Dr. Tom Frieden the Director of the CDC recently commented that the SARS epidemic cost the world’s economy over “40 billion dollars” as a result of the unnecessary restrictions on travel and trade during the crisis: a monumental impact for a disease that was concentrated in relatively few places and was largely resolved quickly. There is an obvious lesson. No business is safe from the ravages of the public’s perception of a disease. The pivot from an understanding intelligent public response to all-out panic can be instantaneous! How many people need to get the disease in Texas to transform scary news into a frightening, seemingly overwhelming threat.
No business can afford to wait assuming “…this too shall pass.” Immediate action is required to ascertain the exposure to your business if people begin to react emotionally to the Ebola threat.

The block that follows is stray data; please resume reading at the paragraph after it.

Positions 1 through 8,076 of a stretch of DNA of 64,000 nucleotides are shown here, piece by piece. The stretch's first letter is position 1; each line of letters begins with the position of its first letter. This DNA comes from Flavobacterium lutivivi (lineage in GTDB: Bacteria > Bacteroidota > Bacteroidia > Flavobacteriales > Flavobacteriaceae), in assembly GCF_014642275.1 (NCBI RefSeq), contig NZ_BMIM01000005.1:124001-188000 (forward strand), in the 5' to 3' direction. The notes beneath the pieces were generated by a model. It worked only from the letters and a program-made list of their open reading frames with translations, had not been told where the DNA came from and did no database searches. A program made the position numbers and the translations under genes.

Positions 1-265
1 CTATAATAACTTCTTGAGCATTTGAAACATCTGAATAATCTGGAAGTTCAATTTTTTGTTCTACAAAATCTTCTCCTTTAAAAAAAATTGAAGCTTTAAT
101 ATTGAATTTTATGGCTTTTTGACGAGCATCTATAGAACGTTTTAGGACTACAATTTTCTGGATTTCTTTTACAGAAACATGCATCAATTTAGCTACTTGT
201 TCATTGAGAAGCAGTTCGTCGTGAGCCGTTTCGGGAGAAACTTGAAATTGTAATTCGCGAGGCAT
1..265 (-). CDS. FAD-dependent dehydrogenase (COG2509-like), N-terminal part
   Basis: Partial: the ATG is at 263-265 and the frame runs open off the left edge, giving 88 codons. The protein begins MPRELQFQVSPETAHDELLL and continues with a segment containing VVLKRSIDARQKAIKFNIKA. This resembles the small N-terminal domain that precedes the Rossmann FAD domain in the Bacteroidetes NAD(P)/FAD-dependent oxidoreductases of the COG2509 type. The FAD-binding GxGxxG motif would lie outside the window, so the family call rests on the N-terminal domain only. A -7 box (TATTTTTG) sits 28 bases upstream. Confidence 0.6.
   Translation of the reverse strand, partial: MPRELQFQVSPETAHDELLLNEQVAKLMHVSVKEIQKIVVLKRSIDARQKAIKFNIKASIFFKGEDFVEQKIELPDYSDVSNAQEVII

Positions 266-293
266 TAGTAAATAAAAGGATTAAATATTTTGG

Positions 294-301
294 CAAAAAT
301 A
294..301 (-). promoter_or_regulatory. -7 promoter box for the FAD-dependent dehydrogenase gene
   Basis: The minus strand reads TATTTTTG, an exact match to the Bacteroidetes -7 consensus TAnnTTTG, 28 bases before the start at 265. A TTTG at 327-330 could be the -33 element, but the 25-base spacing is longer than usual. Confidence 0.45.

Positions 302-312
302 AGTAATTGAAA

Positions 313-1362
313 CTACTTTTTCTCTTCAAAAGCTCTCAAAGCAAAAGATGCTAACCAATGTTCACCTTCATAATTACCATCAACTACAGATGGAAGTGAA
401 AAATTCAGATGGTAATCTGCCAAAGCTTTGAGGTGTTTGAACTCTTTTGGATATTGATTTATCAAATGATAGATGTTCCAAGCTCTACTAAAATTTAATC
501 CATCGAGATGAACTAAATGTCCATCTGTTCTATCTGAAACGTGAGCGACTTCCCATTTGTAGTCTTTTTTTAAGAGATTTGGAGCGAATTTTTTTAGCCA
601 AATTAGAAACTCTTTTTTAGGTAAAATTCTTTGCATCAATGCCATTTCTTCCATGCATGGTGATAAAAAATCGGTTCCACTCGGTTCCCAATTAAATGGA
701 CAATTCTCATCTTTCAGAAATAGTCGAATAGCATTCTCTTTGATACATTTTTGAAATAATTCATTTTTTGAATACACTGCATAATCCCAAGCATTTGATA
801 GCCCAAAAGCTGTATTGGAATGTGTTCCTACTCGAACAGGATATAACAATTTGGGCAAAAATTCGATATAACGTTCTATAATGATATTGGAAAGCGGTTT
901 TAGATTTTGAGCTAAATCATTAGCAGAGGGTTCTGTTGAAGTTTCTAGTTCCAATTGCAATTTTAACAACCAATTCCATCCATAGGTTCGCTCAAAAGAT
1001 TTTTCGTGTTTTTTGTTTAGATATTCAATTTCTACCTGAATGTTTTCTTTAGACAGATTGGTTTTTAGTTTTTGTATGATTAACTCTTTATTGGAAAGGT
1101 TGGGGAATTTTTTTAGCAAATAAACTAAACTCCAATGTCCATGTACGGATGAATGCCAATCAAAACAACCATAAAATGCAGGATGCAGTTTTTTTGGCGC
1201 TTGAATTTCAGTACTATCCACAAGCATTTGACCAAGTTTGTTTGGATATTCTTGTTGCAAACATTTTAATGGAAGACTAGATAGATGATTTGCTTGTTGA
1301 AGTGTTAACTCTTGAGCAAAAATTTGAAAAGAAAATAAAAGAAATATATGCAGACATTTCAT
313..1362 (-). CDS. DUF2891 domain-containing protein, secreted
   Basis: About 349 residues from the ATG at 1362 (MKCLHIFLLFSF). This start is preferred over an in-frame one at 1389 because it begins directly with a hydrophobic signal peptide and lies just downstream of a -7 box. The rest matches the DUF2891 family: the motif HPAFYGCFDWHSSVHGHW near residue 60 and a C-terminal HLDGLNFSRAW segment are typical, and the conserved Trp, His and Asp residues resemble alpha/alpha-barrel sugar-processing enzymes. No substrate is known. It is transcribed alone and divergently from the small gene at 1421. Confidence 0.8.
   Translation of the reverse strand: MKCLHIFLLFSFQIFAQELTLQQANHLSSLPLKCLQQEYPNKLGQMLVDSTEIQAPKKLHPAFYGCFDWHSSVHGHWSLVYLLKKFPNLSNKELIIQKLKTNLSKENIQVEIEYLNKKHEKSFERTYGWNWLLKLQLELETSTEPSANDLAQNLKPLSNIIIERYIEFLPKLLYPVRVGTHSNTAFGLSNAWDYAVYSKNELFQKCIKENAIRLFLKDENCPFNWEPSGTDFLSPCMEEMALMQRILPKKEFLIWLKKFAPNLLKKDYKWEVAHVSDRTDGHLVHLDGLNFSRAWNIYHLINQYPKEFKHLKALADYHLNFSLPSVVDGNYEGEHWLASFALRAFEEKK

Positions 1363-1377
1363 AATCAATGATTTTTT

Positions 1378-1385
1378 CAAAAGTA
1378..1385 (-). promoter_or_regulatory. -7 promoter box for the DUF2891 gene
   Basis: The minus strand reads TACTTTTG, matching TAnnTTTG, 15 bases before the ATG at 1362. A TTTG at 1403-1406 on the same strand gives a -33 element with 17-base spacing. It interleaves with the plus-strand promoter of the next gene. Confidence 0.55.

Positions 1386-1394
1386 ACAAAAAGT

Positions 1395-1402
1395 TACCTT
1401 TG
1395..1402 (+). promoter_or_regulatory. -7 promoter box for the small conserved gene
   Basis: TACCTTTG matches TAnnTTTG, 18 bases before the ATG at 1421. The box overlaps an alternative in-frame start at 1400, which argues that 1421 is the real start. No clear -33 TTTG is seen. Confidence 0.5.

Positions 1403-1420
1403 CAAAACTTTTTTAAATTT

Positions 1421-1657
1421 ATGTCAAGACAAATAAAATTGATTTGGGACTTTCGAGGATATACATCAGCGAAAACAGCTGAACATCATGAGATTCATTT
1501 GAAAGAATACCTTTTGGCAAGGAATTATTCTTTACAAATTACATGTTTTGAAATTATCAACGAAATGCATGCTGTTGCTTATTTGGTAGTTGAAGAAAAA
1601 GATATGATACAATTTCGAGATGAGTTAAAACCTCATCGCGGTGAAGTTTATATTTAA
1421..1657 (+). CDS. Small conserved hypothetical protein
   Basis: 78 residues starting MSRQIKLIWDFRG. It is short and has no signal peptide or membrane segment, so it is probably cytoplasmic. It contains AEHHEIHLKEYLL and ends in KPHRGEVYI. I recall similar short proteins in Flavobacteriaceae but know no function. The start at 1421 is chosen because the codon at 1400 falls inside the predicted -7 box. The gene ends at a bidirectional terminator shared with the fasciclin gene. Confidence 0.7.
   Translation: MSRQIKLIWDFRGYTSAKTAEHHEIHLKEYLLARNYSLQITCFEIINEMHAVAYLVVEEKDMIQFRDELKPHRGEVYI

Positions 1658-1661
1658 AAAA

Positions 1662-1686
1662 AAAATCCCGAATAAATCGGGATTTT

- 1. Determine whether your current disaster recovery plan includes people-related events like disease.
- 2. Identify your key personal. Key sites. Determine what your risks are if a broader Ebola becomes or is perceived to be real. What will you do to protect these critical people or make sure they are available if required to run your business?
- 3. Ask your vendors where you fit into their support scenarios. If they had to choose whom to support, would they pick you and your business?
- 4. Determine which customers, etc. you want to support in such an event.
- 5. If you operate outside of State borders, are there conflicts between the States’ laws that might prevent you from sustaining your activities.
The list obviously goes on. For example, the last thing rental car companies feared during the SARS epidemic was people all over the world declining to rent cars because they were afraid to travel. But it happened. Could your business sustain itself during a pandemic Ebola event. Are you sure?